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Only known to occur in four small populations, some of which occupy less than 200 metres of shoreline.
Unknown, but probably in the region of 2 Gbp
A small flatworm-like marine invertebrate living over 600 million years ago (probably).
I should be sequenced because...: This will help us to answer a range of questions which will be vital in assessing the conservation status of our scaly cricket populations.
I am also known as the Atlantic beach cricket and I’m one of the rarest and least well-known of all of the grasshoppers and crickets (Orthoptera) in the UK. I’m also the only member of the family Mogoplistidae to be found in the UK. Members of this family are known as scaly crickets quite simply because their bodies are clothed in tiny scales (see electron micrograph of scales). I’m small (only about 1cm long as an adult) and I don’t have any wings. I’m very unusual for a cricket in that I live on pebbly and stony beaches, feeding on things washed up by the sea.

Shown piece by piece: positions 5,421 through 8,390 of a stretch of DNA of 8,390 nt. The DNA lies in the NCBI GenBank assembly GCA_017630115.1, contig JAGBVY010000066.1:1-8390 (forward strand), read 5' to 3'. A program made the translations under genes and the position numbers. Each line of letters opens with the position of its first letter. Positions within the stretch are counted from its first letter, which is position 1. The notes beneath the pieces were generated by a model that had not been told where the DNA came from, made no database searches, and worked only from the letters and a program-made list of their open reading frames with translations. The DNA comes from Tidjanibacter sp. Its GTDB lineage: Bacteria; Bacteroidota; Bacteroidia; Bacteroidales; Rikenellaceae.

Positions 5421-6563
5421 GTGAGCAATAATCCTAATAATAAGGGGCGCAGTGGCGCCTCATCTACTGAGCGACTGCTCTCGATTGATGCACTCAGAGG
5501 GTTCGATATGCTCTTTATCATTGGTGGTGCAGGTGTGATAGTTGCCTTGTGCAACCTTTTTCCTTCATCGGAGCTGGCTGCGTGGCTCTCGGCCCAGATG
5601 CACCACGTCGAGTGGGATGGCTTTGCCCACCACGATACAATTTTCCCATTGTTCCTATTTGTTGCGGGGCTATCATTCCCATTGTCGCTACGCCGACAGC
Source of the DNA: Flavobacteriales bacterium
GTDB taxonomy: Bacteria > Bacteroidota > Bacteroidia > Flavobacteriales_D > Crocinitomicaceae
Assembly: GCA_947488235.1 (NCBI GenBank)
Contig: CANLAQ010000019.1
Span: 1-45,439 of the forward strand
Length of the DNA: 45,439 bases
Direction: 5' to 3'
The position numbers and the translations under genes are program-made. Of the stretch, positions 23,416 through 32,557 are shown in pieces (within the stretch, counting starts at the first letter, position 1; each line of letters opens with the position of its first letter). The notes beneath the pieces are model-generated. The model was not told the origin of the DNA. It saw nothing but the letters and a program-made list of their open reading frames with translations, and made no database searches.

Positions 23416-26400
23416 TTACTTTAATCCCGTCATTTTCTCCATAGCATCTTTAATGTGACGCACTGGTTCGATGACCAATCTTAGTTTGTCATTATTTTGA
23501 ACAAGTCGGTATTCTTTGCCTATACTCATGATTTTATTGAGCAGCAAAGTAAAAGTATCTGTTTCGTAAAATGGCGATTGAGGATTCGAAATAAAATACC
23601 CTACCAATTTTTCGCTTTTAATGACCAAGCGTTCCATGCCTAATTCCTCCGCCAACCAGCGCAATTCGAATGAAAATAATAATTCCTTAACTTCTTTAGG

In the UK, I am known to occur in only four small populations: two in Pembrokeshire and one each in Devon and Dorset. I am also found in other parts of the world, such as the coast of France and Portugal. I’m considered to be “vulnerable” due to my small and widely scattered populations and the danger of marine pollution, rising sea levels and the increasing frequency of severe storms.
I have an unusually long life cycle: my eggs, which are laid over the summer, take a whole year to hatch. The hatchlings then take a further year to become adult (and pass the winter when only half grown) and adults sometimes live for up to a year. This means that I have to survive up to three winters, in which fierce winter storm waves frequently flood my shingle habitat.